Lugar Nixes Change
A proposal that would effectively stock the Foreign Relations Committee with senior Republicans has been rejected by the panel’s chairman — an action that ensures that junior GOP Senators will continue to have the opportunity to serve on a high-profile panel.
Foreign Relations Chairman Dick Lugar (R-Ind.) said Tuesday that he has instructed a Republican Conference task force considering this and other rules changes to end its examination of reclassifying his committee.
“I am happy with the way things are and I think so are our members,” Lugar said. “We have good members.
The Indiana Republican, who himself serves on the task force that was considering the idea, added, “I have indicated to them to just take that off the agenda.”
Lugar’s efforts to prevent Foreign Relations from being recategorized for Republican Conference purposes from a “Super A” committee to an “A” panel run counter to the position Lugar articulated in years past. In previous internal GOP inquiries on the matter, Lugar supported the re-designation.
His decision to oppose it this time caught several Republicans by surprise.
“He is the one that started that discussion, and now he says he doesn’t really want to go forward with it,” said Rules and Administration Chairman Trent Lott (R-Miss.), who is helping lead the study into this and two other Conference rules changes. “I think that is a mistake. He convinced me it should not be a ‘Super A.’”
Had the proposal been approved, it would have allowed Republican Senators currently assigned to either the Appropriations, Armed Services or Finance committees to also serve on Foreign Relations.
Republican Conference rules forbid a Republican Senator from sitting on more than one “Super A” committee.
Lugar said he made his decision out of fairness to current members of the committee, and he noted that the panel’s roster is full of talented lawmakers from top to bottom.
“I like them all, and that is why I don’t want anybody bumped off the committee, or inconvenienced, or [suffer] some aspersion that they really were not prepared to serve,” he said.
With the Foreign Relations proposal now tabled, the task force’s mission has narrowed to whether Senate Majority Leader Bill Frist (R-Tenn.) should be granted more power over committee assignments, and whether to codify subcommittee chairmen’s authority over budget and staffing.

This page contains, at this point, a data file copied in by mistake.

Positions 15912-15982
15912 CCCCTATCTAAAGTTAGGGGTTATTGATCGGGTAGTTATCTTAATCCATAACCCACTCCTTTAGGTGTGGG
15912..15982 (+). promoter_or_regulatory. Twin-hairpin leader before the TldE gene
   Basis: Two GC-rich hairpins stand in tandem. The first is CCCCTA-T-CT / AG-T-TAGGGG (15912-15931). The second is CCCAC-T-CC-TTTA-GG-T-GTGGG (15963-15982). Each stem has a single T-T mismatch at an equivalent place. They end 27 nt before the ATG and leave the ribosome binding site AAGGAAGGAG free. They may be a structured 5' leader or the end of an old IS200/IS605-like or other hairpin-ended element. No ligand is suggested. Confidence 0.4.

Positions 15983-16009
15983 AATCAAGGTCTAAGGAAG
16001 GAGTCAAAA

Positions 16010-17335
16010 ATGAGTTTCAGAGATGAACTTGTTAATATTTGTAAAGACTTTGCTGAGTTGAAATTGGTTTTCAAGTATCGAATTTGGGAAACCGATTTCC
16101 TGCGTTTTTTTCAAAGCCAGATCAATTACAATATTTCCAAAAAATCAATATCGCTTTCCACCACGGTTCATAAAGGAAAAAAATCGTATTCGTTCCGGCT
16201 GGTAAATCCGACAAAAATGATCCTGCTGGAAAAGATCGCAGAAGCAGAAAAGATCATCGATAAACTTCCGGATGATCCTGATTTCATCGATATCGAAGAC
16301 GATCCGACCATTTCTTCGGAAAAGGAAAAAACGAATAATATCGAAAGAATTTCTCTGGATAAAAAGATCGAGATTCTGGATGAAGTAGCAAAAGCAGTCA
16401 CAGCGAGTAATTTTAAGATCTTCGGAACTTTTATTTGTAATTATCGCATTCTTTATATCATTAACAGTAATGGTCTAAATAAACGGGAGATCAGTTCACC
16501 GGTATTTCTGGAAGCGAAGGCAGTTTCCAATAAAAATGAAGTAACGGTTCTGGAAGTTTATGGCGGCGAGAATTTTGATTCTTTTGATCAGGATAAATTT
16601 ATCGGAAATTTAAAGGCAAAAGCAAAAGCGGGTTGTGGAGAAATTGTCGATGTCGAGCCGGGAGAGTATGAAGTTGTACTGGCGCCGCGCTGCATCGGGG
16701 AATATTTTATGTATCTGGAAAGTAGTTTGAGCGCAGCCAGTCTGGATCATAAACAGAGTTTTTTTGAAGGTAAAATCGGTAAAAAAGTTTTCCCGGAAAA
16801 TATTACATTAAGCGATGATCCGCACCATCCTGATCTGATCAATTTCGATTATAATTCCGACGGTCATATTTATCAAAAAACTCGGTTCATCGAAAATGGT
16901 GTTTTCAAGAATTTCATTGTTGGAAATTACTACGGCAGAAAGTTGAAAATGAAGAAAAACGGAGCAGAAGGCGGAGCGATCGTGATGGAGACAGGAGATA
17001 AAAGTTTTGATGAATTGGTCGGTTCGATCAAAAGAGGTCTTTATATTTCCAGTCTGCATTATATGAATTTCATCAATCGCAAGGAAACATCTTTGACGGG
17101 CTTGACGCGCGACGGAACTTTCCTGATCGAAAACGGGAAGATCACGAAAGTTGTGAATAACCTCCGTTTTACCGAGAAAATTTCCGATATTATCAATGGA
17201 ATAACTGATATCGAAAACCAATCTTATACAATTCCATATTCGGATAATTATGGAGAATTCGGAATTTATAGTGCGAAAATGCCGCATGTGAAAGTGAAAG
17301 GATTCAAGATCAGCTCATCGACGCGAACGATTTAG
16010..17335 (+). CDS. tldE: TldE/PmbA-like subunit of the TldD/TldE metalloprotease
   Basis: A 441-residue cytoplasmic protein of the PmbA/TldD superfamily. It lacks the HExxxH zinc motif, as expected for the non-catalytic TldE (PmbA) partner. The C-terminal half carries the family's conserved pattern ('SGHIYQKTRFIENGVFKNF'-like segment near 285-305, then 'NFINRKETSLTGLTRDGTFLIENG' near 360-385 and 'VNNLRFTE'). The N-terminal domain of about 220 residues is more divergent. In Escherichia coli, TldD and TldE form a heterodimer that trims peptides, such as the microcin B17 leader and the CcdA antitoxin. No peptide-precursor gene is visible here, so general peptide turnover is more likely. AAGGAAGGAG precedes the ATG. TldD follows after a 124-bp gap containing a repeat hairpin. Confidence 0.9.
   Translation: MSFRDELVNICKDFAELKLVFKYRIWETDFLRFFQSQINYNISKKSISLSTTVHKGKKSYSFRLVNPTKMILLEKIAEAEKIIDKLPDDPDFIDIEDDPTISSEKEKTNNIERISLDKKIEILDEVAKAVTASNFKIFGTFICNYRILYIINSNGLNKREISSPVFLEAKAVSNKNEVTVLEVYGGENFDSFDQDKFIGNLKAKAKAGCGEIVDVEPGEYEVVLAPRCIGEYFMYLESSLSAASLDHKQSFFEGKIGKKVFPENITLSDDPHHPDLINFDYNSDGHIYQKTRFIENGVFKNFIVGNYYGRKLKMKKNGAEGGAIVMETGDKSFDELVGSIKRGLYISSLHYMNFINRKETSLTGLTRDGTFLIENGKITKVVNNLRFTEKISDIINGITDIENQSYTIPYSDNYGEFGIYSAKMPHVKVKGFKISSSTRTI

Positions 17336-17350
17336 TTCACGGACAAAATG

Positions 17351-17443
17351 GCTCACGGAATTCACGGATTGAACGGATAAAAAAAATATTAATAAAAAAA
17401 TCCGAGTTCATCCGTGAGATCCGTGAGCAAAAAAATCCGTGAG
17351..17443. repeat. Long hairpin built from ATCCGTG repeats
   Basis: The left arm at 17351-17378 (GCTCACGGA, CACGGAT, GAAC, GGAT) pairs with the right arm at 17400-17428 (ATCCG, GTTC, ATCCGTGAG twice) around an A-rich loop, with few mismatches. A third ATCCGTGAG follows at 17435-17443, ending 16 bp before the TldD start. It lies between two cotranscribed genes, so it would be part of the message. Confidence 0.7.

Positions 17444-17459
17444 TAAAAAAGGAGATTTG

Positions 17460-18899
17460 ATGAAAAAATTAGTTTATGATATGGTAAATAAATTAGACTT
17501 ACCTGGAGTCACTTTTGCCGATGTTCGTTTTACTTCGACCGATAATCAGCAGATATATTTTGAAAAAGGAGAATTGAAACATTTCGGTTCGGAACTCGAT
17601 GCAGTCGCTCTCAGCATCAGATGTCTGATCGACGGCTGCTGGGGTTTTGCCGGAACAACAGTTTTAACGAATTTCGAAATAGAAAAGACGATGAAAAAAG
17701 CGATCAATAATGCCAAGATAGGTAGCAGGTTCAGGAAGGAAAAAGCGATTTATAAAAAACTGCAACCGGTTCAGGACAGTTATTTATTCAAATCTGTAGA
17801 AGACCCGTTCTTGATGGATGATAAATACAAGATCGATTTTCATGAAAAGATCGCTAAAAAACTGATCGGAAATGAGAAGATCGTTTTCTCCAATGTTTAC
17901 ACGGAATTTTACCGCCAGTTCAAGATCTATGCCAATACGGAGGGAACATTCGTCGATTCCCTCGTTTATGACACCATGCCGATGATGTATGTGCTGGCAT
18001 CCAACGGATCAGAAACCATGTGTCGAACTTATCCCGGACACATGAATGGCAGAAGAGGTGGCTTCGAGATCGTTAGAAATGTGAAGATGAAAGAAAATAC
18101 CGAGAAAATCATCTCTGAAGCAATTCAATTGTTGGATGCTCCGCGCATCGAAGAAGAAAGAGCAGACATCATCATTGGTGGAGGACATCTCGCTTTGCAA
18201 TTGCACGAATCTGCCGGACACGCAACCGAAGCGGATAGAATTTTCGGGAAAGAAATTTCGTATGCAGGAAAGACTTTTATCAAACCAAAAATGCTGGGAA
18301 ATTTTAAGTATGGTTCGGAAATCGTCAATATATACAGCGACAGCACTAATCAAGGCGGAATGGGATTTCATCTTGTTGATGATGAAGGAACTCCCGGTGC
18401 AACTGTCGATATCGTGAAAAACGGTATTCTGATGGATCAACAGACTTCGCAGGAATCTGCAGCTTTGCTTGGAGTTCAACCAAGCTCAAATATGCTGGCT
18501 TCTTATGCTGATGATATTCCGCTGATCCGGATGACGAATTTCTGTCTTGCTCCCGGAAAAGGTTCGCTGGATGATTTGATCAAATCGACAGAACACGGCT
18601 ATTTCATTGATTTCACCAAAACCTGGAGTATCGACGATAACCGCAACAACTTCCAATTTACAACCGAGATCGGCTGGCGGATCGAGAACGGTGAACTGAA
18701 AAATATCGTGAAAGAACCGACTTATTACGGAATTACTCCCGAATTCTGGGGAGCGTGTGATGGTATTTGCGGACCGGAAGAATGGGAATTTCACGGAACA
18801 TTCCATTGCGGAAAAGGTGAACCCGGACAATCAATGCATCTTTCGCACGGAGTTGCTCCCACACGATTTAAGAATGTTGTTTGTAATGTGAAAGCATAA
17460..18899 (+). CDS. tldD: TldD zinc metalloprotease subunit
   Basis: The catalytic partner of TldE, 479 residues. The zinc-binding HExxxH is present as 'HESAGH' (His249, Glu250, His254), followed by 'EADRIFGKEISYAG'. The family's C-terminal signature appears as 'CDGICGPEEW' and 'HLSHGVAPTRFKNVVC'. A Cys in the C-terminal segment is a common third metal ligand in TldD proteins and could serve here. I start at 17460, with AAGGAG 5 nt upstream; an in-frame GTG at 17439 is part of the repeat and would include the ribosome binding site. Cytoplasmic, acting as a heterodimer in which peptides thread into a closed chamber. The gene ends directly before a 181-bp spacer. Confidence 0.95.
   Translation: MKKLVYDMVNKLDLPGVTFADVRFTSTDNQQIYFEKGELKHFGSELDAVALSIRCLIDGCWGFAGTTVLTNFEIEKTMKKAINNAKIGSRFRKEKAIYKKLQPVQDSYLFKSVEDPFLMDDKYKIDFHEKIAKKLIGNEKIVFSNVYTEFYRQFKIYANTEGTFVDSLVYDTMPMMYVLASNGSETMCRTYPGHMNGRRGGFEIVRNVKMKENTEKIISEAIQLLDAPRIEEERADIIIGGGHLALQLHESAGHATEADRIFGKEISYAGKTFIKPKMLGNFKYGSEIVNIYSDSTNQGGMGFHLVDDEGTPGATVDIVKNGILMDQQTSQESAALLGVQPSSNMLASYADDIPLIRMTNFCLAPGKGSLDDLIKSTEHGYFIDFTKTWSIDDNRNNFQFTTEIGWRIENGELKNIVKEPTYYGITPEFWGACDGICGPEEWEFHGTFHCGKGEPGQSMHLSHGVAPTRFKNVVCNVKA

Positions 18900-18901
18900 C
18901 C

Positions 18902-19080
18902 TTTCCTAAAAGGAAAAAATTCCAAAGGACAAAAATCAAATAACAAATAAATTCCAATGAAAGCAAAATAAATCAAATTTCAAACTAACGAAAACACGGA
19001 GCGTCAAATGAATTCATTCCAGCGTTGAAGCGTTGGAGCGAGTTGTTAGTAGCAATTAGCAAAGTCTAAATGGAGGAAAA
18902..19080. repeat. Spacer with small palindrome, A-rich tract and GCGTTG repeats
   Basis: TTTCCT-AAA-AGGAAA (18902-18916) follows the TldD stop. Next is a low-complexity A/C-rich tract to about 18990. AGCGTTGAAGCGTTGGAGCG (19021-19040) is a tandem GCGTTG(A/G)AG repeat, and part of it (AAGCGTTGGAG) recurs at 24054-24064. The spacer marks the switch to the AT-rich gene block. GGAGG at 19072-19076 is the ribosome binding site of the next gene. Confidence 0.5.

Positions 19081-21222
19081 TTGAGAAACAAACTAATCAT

The question of whether to grant Frist more power is drawing strong opposition from self-identified centrists in the GOP, as well as from others who oppose the leadership from time to time on party-line votes. These Senators argue that Frist and future Republican leaders would be granted the power to punish Senators who opposed the leadership on votes by preventing them from serving on powerful panels such as Appropriations or Finance.
“The only thing I can tell you is I am going to oppose any attempt to vest more power in the Majority Leader so that seniority is no longer the primary factor for appointing committee members,” said Governmental Affairs Chairwoman Susan Collins (R-Maine), who is also a member of the GOP task force. “I think that would politicize the process in a way that we would live to regret.”
Supporters of this proposal argue that Frist does not have the same ability as Senate Minority Leader Tom Daschle (D-S.D.) to enforce party discipline and reward Senate Republicans who support the leadership’s priorities.
Unlike Republicans who make committee appointments based solely on seniority, Daschle has near unilateral discretion over panel assignments.
“I think there is a desire to empower our leadership so that their powers more closely mirror the Democratic leaders,” said Sen. Jim Talent (R-Mo.), who along with Lott is helping spearhead the examination of the Conference rules.
Talent said that granting Frist more power over assignments should not be viewed as a tool to punish people but rather as a way to reward Senators and to draw on each GOP Senator’s expertise when making committee assignments.
“You may choose people — and seniority is the rule of thumb — but every workplace, even unionized workplaces, say if you’ve got a good reason, you can depart from it,” Talent said. “If you got somebody entering the Senate who used to be an expert at a policy think tank on energy you may want to try and make sure they get on the Energy [and Natural Resources] Committee.”
Breaking with several of his fellow centrists, Sen. Gordon Smith (R-Ore.), said he would support a rules change to give Frist more power. Smith noted that he based his decision on his service as Oregon state Senate president.
“I couldn’t have governed a legislative body with the rules of the U.S. Senate,” Smith said. “The key to crafting legislation is your colleagues have to believe you can help them or hurt them. The more tools the leader has the more effective the leader is going to be.”
Proponents of the rules changes had hoped to resolve these internal issues before the Senate adjourned later this month for the August recess, but it now seems more likely that any votes on the proposals won’t be held until the fall, perhaps even after the November elections.
While Lott said he thinks it’s imperative for the Conference to act on these measures, he suggested his colleagues might not have “the guts to do something.”
“Is there any fight, any spirit of doing what needs to be done in terms of the rules in the Senate Republican Conference,” he asked. “I don’t know if there is. The Conference is sleepwalking, and they don’t want to do anything that causes them to get a little agitated.”